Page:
Adventures in Screenwriting: Returning to “Beginner’s Mind”

By Ben Berman

How does a writing teacher return to the “beginner’s mind” of students, and how does doing so influence his teaching practice? Ben Berman shares how the frustrations he experienced and the lessons he learned when he tried to write a screenplay changed the way he approaches teaching writing to his high school students.

Despite the fact that I don’t own a TV, don’t subscribe to Netflix, haven’t been to a movie theater in years, and wouldn’t know a slug line if it slugged me in the face, I decided to add a screenplay unit to my creative writing class this year.

To prepare for this, I applied for a grant from the Brookline, Massachusetts High School’s BHS Innovation Fund to spend my summer working on my own original screenplay. Not only would this teach me a little something about the genre, I thought, but if I happened to pen a big hit I just might never have to cover lunch duty again.

As a poet, I had very little experience writing dialogue or plotting stories into three acts. But returning to beginner’s mind offered me many insights into the challenges that my students—who are often writing creatively for the first time—tend to face.

I have tried to describe, here, the messy evolution of my screenplay and how it’s changed my approach to teaching creative writing. 

 

Writing the Screenplay

 

DRAFT 1: Transformations 

 

My first idea involved a character that feels lost in the modern world until he starts helping out at a funeral home. I was particularly interested in dramatizing an inner transformation through motifs and spent a week meticulously plotting the story out and storyboarding some of the scenes.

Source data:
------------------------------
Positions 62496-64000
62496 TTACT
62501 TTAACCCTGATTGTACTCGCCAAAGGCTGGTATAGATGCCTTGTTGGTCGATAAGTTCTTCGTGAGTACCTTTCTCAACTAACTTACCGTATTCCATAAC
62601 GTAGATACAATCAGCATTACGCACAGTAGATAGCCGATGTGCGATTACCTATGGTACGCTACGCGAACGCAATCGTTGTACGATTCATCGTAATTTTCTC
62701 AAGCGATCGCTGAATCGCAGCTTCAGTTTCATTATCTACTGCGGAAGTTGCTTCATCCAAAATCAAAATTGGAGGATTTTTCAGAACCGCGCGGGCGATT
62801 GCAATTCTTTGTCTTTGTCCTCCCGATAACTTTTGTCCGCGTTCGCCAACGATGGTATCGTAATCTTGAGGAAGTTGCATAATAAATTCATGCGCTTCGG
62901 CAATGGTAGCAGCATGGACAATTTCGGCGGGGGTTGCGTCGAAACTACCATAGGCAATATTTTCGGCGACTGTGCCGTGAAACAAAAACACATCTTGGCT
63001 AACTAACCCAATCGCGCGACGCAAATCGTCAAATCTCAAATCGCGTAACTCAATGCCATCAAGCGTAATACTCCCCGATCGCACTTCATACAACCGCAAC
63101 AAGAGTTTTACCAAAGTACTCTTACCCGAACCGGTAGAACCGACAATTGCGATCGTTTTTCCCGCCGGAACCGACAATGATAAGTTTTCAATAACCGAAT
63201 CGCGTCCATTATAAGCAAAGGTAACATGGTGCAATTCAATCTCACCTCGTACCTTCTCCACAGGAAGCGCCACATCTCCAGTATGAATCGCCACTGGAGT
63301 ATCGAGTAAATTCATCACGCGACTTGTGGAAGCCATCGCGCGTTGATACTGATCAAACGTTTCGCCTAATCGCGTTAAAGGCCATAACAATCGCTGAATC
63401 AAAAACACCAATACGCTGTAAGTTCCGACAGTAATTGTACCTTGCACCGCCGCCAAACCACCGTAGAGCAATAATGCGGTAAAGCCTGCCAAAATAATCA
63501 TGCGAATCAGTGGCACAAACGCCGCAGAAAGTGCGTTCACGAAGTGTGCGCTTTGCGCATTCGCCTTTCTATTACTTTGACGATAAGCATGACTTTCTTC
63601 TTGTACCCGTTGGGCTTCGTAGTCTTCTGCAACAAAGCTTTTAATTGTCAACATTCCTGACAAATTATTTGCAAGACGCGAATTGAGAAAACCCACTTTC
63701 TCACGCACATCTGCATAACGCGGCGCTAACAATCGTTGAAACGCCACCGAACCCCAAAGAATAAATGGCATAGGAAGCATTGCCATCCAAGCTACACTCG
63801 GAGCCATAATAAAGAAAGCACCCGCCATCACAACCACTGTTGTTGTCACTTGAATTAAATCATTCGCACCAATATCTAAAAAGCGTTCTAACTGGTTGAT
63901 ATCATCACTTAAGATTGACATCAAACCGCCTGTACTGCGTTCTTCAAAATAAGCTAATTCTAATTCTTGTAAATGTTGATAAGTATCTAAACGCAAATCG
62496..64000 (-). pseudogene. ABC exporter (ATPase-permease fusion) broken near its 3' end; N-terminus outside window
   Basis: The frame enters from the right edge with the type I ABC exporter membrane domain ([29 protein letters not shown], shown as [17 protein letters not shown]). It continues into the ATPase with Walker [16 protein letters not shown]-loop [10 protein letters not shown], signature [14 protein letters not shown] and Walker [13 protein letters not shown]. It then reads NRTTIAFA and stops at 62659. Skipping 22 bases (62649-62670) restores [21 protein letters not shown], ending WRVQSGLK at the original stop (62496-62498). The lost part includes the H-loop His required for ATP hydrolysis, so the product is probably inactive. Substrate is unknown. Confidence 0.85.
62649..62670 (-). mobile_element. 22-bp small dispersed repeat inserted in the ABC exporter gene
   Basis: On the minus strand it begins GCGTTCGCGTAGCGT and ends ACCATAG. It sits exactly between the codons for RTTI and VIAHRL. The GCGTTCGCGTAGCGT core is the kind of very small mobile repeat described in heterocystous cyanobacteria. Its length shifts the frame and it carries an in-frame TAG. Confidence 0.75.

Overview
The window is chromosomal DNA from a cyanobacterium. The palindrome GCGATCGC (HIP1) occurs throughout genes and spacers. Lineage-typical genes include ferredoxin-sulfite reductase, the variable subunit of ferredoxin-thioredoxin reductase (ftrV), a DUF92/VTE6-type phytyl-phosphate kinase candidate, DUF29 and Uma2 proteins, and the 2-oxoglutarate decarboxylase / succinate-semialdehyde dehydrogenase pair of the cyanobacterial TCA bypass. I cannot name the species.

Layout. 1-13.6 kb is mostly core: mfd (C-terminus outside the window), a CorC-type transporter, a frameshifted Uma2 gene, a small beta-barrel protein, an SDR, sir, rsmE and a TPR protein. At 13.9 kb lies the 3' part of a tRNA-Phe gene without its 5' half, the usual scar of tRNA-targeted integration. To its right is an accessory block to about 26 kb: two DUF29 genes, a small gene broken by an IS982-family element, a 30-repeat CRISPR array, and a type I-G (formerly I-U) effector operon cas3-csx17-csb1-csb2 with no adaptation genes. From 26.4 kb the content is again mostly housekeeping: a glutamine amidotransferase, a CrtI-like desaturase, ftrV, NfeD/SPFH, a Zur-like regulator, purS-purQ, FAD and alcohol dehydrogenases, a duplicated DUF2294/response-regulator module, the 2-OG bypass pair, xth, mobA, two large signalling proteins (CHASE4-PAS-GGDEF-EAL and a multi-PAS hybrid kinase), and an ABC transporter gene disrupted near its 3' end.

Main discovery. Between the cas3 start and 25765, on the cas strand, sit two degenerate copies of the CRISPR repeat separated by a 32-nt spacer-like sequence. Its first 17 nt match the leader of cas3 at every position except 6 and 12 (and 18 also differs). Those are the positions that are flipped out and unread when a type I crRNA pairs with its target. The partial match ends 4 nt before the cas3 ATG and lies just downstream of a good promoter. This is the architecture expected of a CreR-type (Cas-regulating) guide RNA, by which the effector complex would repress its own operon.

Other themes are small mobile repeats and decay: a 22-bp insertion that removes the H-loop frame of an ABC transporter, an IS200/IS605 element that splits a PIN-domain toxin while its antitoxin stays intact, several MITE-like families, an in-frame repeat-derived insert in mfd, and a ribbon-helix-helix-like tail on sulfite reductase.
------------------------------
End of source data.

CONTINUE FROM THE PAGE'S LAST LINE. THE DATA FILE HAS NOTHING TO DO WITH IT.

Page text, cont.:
But when I actually started to write the screenplay, I ran into the same problem that my students often face—my characters weren’t interested in doing what I wanted them to do. I’d planned their lives before I’d taken the time to get to know them, and I soon realized that I would need to start over with a new premise and new process.

 

DRAFT 2:      Are We Here Yet? 

 

A few days later, I ran into a former student who had recently graduated from college and was struggling to figure out whether to accept a job offer or spend the summer travelling abroad. She asked me for my advice. I asked her if she wanted to be the main character in my screenplay.

I started wondering what would happen if people didn’t actually have to make big life choices—what if my character could implant part of her soul into a pod and then send that pod abroad while she started her career? Would this solve my character’s problem, I wondered, or simply create new ones?

After working with this sci-fi premise for a little over a week and discussing it with everyone I knew, a screenwriter friend asked if I understood the whole budget aspect of films. What do you mean? I asked. If you set ten minutes of your film abroad, he told me, you add $100,000 to your budget. 

And I realized that I was still writing with the freedom of a poet, rather than attending to the realities of this new genre.

 

DRAFT 3:      The Fad of the Land

 

The next day, I was at the farmer’s market with my daughters when I saw a sign for Paleo Cookies. Paleo cookies? I thought. What Paleolithic ancestor ate vegan chocolate chip cookies sweetened with agave nectar?

I decided to start over entirely and write a comedy about two rival groups—the Paleos and the Kaleos—at a farmer’s market.

I knew right away that this was a dumb idea—that I was writing a skit and not a feature-length film—but sometimes pursuing dumb ideas is an essential part of the creative process. It pressures us into a minor existential crisis, forces us to step back and reconsider our connection to our work.

And as I was thinking about why people would want to return to the traditional diets of our ancestors, I started contemplating my own relationship to the modern world, how the experiences that have felt most transformative to me—serving as a Peace Corps Volunteer and becoming a father—both involved a return to simpler ways of living.

 

DRAFT 4:      Vicarious 1

 

All of a sudden, I started to see some connections and patterns in my drafts and realized that what I really wanted to explore was this: In what ways do the modern technological advances in this world help us feel more fulfilled? In what ways do they only exacerbate our loneliness?